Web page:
By Mark Boada, Executive Editor
Remember all the hype a few years ago about how incredibly close we were to having autonomous vehicles (AVs) on the road that would make us virtually incapable of crashing? Some predicted the miracle would arrive fully fledged as early as this year, or 2021, maybe 2022. But it was going to be real and be a great advance in highway safety, starting us off onto the road of zero accidents (along, of course, with zero emissions and zero ownership).
Well, we’re halfway into 2020 and the vision remains, at best, in prototype testing, with assorted weaknesses, glitches, mishaps and bugs. So, instead of first-stage Utopia, now we’re in the valley of disappointment and lowered expectations, as OEMs and the self-driving technology community have admitted that fulfillment of the dream is far off into the future, if it ever gets here at all. By 2030? 2035? 2050? One or the other prognosticator has offered each one of these target dates.
That, of course, is not to say that money is going to stop flowing into the effort to create fully self-driving vehicles. On the contrary, the vision and the desire to be the eventual market leader is more likely to increase the flow of billions of dollars into the effort, albeit for more years than anybody anticipated before.
Reduced investment in AV tech?
That is, until the COVID-19 pandemic and the recession it has caused – perhaps the worst, some say, in 100 years, which means even worse than the Great Depression. That has led some in the blogosphere to suggest that, faced with the vanishing of their profits and severely reduced cash flow, AV development is going to be sharply curtailed, or even postponed.
Will that only be limited to the automakers, and not the other high-tech giants like Google and Apple anxious to invade and take over yet another industry in which they have limited experience? Maybe they’ll be similarly induced to cut back their AV investing, at least for the time being. But nobody knows how long that time-being, the period of time before the global and US economy, will last.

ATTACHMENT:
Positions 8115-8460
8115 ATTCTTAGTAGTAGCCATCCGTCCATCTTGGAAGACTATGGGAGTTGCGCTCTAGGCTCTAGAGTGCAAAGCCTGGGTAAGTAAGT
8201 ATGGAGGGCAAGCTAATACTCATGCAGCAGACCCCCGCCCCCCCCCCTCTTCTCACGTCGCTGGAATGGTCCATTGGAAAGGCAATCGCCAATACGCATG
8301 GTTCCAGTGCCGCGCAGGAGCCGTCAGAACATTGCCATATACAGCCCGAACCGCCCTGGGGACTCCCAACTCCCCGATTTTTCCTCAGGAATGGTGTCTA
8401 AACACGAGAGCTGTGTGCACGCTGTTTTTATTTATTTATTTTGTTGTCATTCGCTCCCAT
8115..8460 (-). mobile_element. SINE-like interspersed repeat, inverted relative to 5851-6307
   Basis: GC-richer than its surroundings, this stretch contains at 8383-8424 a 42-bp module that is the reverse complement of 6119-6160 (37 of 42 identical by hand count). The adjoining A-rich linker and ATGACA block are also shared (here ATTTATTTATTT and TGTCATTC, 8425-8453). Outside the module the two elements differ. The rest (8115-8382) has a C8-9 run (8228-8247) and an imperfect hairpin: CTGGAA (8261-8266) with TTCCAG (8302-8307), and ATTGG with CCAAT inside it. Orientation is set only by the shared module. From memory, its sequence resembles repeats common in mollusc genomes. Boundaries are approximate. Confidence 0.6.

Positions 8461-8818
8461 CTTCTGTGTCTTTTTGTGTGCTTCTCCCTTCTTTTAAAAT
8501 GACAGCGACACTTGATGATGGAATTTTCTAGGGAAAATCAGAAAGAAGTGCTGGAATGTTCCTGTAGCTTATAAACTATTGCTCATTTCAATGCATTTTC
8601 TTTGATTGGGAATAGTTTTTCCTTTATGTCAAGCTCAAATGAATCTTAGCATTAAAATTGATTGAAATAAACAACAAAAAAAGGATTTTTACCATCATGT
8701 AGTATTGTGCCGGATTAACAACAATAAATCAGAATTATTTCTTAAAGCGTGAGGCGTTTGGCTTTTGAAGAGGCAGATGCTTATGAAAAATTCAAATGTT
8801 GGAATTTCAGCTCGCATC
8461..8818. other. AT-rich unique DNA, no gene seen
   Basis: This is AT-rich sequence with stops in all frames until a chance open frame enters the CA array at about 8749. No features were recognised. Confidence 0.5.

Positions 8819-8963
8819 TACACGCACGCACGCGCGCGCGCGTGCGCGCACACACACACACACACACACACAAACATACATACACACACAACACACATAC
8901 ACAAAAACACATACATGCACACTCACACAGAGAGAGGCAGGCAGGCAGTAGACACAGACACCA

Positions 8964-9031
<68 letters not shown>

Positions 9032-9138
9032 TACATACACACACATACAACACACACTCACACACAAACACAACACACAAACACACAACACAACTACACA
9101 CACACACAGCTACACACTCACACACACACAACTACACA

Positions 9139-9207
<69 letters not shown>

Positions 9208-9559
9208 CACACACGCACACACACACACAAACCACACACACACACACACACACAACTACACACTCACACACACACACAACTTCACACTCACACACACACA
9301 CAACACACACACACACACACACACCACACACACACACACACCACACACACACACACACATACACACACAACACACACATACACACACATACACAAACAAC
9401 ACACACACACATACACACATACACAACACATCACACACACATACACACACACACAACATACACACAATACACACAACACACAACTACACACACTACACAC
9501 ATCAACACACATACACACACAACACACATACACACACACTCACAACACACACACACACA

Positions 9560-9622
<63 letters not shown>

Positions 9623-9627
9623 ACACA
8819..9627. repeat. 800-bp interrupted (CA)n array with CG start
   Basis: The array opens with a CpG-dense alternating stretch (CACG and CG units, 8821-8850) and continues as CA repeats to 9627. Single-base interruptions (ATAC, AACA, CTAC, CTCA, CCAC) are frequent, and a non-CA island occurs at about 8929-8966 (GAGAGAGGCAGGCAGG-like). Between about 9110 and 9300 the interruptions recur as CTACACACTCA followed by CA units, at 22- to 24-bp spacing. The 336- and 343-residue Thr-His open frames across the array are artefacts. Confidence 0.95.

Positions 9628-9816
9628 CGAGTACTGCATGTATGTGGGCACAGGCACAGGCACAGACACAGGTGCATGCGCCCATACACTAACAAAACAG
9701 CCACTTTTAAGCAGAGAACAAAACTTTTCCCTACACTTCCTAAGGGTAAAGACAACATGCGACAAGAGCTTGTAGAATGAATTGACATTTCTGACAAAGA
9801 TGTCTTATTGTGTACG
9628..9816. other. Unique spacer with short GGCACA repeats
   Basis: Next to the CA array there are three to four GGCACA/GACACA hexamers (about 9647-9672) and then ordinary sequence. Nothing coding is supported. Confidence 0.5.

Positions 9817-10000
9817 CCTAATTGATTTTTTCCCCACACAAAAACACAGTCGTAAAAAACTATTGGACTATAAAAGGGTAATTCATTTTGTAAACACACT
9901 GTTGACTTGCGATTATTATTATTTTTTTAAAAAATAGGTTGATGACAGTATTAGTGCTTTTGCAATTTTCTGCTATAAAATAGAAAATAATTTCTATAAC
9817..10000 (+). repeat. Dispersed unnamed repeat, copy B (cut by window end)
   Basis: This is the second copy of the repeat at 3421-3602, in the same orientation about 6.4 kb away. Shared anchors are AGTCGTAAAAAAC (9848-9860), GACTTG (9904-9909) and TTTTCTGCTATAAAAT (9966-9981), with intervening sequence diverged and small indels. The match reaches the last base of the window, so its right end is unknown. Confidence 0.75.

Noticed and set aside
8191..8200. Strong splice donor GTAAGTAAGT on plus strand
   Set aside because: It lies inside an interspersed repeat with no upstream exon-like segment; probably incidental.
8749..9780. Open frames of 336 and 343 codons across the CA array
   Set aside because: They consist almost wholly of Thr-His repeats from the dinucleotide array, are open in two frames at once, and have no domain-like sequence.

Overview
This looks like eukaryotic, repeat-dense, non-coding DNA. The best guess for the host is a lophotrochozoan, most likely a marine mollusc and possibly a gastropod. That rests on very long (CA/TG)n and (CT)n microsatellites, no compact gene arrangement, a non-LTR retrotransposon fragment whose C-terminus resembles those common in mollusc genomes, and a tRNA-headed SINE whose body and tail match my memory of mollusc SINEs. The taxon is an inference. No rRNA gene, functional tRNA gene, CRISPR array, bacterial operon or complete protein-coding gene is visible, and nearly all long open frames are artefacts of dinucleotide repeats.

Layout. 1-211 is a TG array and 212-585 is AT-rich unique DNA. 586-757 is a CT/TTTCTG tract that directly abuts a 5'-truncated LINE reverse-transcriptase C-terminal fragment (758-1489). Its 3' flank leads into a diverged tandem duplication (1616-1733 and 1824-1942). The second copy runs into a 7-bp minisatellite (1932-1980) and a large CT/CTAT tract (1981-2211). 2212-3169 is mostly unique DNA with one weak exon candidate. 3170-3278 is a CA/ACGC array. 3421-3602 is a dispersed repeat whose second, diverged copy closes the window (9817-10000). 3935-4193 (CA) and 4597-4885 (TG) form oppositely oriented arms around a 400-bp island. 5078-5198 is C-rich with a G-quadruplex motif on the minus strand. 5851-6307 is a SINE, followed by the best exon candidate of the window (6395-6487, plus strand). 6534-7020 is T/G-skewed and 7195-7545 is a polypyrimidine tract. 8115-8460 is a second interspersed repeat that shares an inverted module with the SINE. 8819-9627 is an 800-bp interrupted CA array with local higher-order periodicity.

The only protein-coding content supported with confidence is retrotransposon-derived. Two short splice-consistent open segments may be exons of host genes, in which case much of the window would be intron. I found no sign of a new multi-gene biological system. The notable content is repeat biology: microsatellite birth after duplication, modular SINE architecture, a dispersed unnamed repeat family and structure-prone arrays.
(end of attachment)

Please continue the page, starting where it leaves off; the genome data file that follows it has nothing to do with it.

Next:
So, now, in all likelihood, the AV dream is going to take even longer yet to be realized. And that, of course, means we’re doomed to keep having all those accidents and some 30,000 to 40,000 highway fatalities for many years to come, right?
I say no, not if we take full advantage of the crash-prevention technologies already available, and there is a bundle of them. Why not get them into every vehicle on the road as soon as possible? It might take some help from the federal government, but wouldn’t preventing all those deaths, hundreds of thousands of injuries, and all those collision totals and repair dollars being spent be worth it?
Here’s a snapshot of the four advanced crash-avoiding technologies already available or to become available this year:
Breathalyzer ignition interlock. According to the U.S. National Highway Traffic Safety Administration, in 2018 drunk driving accounted for more than 10,000 highway deaths, or 29 percent of all traffic fatalities in that year. Could they all have been avoided if no drunk could even start their vehicle? It’s hard to imagine otherwise, and the technology to do it already exists.
Just like a cop-administered breath test, with an ignition interlock system you blow into a device from behind the wheel and if you’re legally drunk, you can’t start the engine. The current cost is around $1,800 per unit, about the same as some other advanced driver assist systems (ADAS) available and on option on many new vehicles. But this is an aftermarket price and is only in vehicles of those who have been ordered by a court to install one, and then in place only temporarily. If installed by OEMs in all vehicles, the price would almost certainly be lower.
Yes, having to use this system would inconvenience millions of people who aren’t chronically drunk. But let’s be honest – haven’t most of us at one time or another been too tipsy to drive and never crashed? We should all consider ourselves lucky. I’d gladly pay more for a vehicle and endure the effort to comply with this device for reliable protection against drunk drivers.